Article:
Demonetisation effect: We don’t have work to do because people don’t have money to pay

Every day, around hundred daily wagers, including painters, carpenters and masons reach the Labour Chowk in the morning. Some get work while others wait for the rest of the day.

Written by Adil Akhzer | Chandigarh | Updated: January 9, 2017 1:49 pm
chandigarh, chandigarh news, chandigarh daily wage workers, chandigarh daily wage labourers, chandigarh demonetisation, demonetisation effect, demonetisation effect on labourers, demonetisation effect on daily workers, indian express, india news Daily wagers looking for work in the afternoon at Labour Chowk in Chandigarh. Adil Akhzer

AS A car stops at Sector 19/20 roundabout or the Labour Chowk in the city, 63-year-old Shaam Lal rushes to see if people inside the car are looking for labourers. It’s 3.30 pm and Lal, who is a painter, is yet to find work for the day.

Returning home without doing any work has been Lal’s routine for the last few weeks. He claims finding work has become difficult since November 9 when Prime Minister Narendra Modi announced demonetisation. His problems still persist.

“The decision [demonetisation] has brought difficulties,” says Lal. “Now we don’t have work to do because people don’t have money to pay us.” Everyday, Lal reaches this chowk at 8 am. He says that he has been able to find work only for few days in the last one month.

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“I used to earn Rs 400-500 a day on a daily basis. In the last few weeks, I have not earned more than Rs 2,500,” says Lal who has been living at Mauli Jagran for the last 10 years in a rented accommodation. He has seven kids and wife. How does he run his household now? “My wife works as a maid and two children are working at shops. Their employers have paid them money which has helped us survive,” says Lal.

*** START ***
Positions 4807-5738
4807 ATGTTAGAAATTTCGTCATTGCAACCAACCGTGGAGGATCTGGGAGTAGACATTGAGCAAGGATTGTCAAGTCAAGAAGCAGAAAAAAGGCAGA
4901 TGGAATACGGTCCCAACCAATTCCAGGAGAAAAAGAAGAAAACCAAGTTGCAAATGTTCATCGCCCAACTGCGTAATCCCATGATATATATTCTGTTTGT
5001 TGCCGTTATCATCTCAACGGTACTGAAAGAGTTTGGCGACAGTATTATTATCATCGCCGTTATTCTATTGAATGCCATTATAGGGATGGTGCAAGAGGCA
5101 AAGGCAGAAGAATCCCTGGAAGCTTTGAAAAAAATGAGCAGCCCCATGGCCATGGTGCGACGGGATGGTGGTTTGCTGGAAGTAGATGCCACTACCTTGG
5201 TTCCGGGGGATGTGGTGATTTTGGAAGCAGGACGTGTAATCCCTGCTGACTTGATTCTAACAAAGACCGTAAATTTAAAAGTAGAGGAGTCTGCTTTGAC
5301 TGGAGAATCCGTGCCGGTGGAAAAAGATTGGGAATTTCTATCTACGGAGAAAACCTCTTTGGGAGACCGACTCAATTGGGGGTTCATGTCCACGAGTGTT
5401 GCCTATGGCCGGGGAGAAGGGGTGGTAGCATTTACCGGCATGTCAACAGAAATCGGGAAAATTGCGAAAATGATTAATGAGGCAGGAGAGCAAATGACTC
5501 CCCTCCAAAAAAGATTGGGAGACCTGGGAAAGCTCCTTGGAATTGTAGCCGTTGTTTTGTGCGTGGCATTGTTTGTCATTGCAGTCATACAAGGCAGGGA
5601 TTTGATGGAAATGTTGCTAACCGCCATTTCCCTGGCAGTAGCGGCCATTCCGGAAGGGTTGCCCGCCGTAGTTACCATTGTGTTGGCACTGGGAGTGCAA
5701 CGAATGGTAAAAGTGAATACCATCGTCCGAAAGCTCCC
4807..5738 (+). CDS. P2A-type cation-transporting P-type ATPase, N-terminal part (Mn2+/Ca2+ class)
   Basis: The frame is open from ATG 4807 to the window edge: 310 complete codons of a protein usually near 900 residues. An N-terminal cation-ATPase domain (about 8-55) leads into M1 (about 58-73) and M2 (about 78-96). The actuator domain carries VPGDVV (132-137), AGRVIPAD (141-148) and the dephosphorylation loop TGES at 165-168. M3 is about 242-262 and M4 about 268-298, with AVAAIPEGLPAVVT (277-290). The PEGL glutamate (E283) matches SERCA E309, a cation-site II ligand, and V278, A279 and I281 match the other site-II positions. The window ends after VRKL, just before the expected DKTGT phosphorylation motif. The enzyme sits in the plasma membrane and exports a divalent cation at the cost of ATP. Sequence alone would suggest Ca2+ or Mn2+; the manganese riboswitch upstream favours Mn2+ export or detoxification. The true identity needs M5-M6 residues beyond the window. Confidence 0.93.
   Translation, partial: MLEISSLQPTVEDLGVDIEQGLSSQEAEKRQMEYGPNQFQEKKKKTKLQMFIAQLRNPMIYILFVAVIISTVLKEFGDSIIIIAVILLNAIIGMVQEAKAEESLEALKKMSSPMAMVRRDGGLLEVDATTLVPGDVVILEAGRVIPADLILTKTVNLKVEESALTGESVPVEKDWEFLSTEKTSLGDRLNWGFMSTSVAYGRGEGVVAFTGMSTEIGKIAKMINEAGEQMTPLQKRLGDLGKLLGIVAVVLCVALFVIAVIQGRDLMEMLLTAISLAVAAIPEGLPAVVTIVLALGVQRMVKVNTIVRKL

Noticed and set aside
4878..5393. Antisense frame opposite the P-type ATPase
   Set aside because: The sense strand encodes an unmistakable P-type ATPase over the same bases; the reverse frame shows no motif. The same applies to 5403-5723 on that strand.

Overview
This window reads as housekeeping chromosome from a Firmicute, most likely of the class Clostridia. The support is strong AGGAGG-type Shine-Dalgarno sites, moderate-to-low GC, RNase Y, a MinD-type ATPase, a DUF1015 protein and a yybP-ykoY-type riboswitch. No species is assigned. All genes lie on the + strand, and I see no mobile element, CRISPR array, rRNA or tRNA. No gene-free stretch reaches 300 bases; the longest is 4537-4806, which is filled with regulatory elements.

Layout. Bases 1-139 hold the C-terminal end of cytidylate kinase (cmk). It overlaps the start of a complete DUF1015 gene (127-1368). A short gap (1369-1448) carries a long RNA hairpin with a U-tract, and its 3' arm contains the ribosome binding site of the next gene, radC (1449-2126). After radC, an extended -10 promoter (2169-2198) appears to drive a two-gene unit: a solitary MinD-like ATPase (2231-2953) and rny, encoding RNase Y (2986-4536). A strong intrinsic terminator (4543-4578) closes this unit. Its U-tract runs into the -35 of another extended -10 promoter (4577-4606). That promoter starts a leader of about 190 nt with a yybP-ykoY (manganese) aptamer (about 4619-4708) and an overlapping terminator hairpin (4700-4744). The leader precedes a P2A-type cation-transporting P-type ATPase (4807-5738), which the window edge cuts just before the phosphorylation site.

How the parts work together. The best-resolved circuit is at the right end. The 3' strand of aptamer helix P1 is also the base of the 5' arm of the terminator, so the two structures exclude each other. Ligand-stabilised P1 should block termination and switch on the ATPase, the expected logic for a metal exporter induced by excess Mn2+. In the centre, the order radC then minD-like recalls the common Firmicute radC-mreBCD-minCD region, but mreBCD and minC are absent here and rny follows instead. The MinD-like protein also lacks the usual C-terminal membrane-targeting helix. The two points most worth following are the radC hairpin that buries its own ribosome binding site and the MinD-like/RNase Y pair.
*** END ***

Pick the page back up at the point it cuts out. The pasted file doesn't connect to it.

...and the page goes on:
It’s not only Lal who is going through this ordeal. Every day, around hundred daily wagers, including painters, carpenters and masons reach the Labour Chowk in the morning. Some get work while others wait for the rest of the day. “This is the worst time of my life. This month I had no money to pay the rent,” says Ram Rattan, another labourer who lives in Ram Darbar. “I have been living in Chandigarh for the past 35 years. For the first time, I have seen such a situation. The shopkeeper too has stopped giving things on credit now.”

“Most of my friends,” Rattan says, “have already left for their villages because it was difficult for them to survive here.”

Rattan, however, cannot go back to his native village in Bihar. “My entire family is living here now. We cannot go back because none of my relatives lives there.”

Two kilometres away from this chowk is the Labour Chowk in Sector 45. Here, too, labourers have somewhat similar stories to share, with the same gist: demonetisation has affected their daily work. “The number of labourers at this chowk has increased,” says Babu Ram, who lives in Sector 52. “I have not earned much during the last one month.”

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